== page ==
Historical materialism as a method for analysing technology


One of the core traits of a good technologist is the ability to understand technology not just in terms of code, but also in terms of history: how it came to be, the people that created it, and what influenced them (the companies they worked for, the dominant languages, etc.). To borrow terminology from another domain:

Historical materialism is a method for understanding the development of human society and history through the lens of material circumstances as opposed to individuals and ideas. That is to say, we can define society and how it has progressed in terms of the material realities of its productive forces and the relation of people to these productive forces.

Consider a technology such as Delta Lake. To fully appreciate it, we must consider a few elements:

The core argument to understand here is thus: Technology does not develop by accident or in a vacuum, there are myriad forces that influence it and cause it to take shape. The reason for understanding this is then that we can use that to inform our choices, building a nuanced perspective on a technology that we might not be otherwise able to understand.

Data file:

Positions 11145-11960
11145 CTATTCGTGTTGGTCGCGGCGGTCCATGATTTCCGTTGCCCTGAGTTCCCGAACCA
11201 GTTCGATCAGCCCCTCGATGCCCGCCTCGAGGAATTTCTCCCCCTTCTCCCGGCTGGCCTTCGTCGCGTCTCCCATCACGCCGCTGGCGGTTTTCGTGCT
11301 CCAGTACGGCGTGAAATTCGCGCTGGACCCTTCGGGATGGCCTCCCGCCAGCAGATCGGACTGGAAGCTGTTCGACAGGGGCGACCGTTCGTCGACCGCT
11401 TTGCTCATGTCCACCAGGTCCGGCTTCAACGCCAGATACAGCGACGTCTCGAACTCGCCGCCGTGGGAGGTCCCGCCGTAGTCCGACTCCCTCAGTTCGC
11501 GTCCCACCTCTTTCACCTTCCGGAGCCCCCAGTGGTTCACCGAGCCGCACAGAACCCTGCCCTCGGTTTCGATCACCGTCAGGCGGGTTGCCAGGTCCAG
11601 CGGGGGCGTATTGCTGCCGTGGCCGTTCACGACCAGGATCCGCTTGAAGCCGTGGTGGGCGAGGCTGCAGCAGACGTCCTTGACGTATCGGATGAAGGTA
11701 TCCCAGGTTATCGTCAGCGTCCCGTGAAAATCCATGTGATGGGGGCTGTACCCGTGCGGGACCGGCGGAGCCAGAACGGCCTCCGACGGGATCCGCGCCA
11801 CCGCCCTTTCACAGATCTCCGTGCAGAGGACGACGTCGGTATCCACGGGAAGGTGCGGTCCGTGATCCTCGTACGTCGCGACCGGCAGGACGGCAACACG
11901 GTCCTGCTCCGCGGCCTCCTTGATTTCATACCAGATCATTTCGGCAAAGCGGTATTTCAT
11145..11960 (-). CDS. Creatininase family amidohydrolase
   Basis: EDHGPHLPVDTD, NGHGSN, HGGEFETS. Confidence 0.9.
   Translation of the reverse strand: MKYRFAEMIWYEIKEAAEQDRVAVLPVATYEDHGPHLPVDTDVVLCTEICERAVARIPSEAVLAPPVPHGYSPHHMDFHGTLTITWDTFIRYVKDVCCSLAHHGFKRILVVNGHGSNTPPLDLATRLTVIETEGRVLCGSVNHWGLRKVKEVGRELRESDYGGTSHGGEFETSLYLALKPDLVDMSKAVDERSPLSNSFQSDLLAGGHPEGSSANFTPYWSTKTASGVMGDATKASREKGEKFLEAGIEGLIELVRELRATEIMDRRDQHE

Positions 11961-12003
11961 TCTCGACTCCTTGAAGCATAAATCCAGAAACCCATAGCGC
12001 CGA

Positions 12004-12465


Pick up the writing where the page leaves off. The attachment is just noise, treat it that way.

For example, we can shortcut a lot of the Rust vs Go arguments that came out in the early days of these languages to the following:

The "which language to choose" argument becomes easy when looking through this lens: If you're looking to build low-latency user-facing software with a strong focus on security and robustness, preference Rust. If you're looking to pick a standardised language for a medium-to-large company that is productive to use and deploy, preference Go. Now, that's not to say you can't use either of these languages for either of these things (in fact, Rust is becoming increasingly promising for networked services), but that they were designed in a fairly specific way to address specific concerns.

Both of these languages also show how development continues as more varied use-cases and users get involved, for example, Go transitioning to modules instead of GOPATH as users outside of monorepos need to take advantage of it, and Rust's development of async/await and Tokio as people want to use it to build fast and correct networked systems software.

Going forward, critically examine the technology you use not just from a purely technical lens, but also from a historical and cultural one. What company created it, why did they create it, why did people outside of that company adopt it (or not). Doing this will start to reveal patterns in the technological world that gives you more insight into decisions, and provide you with better heuristics for evaluation.